What is it?
The European River Restoration Wiki contains case studies of river restoration from across Europe. The Wiki currently has a Water Framework Directive focus and includes examples of mitigation, enhancement, rehabilitation, compensation and full-blown river restoration. It is hoped the Wiki will eventually become the principal repository for river restoration case studies, providing transparency for stakeholders, guidance for river managers and a public record of projects that attempt to improve Europe’s rivers.
How does it work?
The Wiki operates like any other Wiki – its content is uploaded, edited and moderated by its users. Anyone can upload a case study to the site once they have registered and that information can then be amended by any other registered user.
How do I upload information?
There are four easy steps (the website Help page provides more information):
1. Register via this ‘Create an account’ link
2. Once you have created an account and are logged in, use the ‘create a case study’ link
3. Next you have to input some information about your case study. The minimum you’ll need is a project title, a contact name, the country the project is in, the status of the project (i.e. planned/in progress/complete) and a map location.
4. You can add as much or as little additional information as you want. There’s a lot of detail you could potentially add, but a lot of it is superfluous. I would however recommend that you fill in the project overview and project summary information, which is a bit of a free-form and gives any reader the main headlines.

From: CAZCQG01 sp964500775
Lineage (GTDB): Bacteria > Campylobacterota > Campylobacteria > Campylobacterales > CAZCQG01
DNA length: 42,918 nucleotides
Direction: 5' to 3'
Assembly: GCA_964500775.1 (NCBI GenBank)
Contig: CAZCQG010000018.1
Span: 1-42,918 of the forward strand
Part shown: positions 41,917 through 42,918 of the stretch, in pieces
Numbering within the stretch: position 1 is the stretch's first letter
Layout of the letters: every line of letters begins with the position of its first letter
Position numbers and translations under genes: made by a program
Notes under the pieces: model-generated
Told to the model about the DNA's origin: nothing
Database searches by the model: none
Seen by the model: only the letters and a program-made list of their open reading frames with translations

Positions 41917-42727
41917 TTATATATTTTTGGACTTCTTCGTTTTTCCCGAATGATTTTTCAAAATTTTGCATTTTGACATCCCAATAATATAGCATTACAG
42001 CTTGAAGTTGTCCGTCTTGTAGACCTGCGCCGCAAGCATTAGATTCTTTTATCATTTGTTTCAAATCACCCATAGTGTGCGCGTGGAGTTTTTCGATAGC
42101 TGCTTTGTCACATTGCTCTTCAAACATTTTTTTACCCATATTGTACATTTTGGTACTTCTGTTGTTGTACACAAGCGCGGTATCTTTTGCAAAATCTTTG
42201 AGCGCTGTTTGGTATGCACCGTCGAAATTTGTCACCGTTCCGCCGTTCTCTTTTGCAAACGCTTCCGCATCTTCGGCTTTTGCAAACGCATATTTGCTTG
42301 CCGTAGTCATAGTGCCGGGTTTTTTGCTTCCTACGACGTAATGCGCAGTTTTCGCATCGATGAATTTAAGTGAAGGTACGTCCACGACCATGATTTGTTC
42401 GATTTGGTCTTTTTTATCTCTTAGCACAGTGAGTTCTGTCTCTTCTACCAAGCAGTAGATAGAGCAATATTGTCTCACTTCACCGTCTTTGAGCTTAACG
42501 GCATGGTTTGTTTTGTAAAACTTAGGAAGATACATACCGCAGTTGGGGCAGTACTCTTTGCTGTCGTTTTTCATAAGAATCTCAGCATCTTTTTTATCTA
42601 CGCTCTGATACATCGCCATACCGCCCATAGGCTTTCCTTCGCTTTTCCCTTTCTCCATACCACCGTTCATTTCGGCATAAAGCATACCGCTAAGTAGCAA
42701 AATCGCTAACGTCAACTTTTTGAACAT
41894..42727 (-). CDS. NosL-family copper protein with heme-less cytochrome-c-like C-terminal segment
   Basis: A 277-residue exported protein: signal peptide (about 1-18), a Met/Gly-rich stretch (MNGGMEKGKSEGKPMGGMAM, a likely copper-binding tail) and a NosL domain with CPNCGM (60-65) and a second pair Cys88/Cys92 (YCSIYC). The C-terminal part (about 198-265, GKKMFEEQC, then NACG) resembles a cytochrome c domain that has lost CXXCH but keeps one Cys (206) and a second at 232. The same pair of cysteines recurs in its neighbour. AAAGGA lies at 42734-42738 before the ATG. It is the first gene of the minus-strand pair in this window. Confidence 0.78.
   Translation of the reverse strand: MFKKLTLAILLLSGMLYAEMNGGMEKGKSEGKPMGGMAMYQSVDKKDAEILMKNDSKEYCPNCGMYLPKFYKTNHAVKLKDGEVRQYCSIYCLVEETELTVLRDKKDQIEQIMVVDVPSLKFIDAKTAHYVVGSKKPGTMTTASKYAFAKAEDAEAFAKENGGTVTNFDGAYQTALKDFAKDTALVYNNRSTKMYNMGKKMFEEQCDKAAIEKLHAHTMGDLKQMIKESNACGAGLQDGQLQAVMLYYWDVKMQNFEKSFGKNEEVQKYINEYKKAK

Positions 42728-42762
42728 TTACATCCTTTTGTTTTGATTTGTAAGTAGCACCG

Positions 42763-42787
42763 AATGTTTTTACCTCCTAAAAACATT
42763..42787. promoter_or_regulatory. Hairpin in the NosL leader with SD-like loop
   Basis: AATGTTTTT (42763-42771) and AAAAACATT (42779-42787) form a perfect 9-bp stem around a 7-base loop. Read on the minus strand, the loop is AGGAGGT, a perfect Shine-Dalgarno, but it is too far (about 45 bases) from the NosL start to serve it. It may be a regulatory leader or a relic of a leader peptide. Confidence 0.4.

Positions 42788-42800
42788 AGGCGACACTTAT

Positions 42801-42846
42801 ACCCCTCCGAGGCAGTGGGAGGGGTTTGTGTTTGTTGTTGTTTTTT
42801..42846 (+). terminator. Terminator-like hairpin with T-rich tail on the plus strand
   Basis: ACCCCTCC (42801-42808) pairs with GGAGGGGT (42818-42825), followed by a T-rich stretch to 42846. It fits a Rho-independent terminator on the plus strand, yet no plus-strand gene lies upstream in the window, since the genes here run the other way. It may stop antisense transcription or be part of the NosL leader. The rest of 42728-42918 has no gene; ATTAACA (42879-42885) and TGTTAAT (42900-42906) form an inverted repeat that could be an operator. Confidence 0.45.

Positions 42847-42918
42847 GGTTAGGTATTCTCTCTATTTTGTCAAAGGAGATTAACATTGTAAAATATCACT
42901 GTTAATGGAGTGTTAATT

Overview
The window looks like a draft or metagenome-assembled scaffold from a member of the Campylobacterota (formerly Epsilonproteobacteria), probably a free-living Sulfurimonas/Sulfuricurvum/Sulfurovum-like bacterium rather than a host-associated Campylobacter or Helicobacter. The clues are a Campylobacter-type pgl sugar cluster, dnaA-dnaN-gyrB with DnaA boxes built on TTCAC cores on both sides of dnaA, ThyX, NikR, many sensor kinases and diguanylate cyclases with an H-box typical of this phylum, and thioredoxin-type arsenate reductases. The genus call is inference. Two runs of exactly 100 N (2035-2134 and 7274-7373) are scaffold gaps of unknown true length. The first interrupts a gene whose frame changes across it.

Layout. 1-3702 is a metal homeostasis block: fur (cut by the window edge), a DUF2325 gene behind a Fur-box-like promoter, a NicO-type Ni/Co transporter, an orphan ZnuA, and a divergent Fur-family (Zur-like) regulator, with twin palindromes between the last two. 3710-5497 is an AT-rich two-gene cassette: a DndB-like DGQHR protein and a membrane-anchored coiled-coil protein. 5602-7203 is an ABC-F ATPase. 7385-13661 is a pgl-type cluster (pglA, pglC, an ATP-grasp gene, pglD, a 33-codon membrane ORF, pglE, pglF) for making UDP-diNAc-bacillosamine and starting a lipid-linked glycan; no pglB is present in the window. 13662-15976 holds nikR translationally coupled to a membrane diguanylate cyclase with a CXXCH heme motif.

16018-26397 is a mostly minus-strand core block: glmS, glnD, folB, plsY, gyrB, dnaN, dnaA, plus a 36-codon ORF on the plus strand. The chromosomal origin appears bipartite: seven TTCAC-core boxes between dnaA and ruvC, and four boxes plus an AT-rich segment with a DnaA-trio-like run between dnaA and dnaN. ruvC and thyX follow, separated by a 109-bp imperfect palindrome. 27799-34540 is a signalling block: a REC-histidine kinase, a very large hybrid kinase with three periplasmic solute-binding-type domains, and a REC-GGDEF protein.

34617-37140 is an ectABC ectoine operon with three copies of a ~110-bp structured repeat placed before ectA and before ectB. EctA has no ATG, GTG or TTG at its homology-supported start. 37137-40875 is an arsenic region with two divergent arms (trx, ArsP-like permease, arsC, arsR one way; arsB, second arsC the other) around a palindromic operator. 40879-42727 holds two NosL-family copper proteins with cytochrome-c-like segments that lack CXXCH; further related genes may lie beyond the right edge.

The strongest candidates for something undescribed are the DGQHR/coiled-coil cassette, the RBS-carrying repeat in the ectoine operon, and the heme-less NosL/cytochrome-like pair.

How do I find projects I’m interested in?
The Wiki has several tools for searching. Perhaps the most intuitive, and at the top of the main Wiki page, is the interactive map, which uses Google Maps to display the geographical location of case studies that have been uploaded. Below this is a list of countries and clicking on one will change the perspective of the map to focus on all the case studies occurring in that country. Clicking on any of the red balloons on either map will bring up the title of the case study (scrolling over reveals the title) and a link to that case study’s main page.
It is also possible to search case studies using the basic and advanced search tools. The array of potential search terms is extensive: cost, area, length of river restored, the reason for restoration, the contact organisation, the monitoring regime in place – the list goes on.
Who runs it?
A number of organisations, including the Environment Agency, are involved in the RESTORE partnership, who are responsible for the website’s inception and creation. Many of the schemes from England that are currently on the website have been uploaded using a database of case studies from the River Restoration Center. A full-list of contributors to the website can be found on the European River Restore Network Map.
This looks great but I think there are some things that could be improved; who do I contact?
A list of contacts for the RESTORE Wiki can be found on the website. Alternatively, and if your suggestions are incredibly succinct, there is a RESTORE Rivers Twitter feed. I’d also be able to pass on any comments you make at the end of this post.
So, get uploading! I know that lots of you know about projects that aren’t currently on here and as with everything that has an interactive, social media element, the more the community puts in the more the community will get out.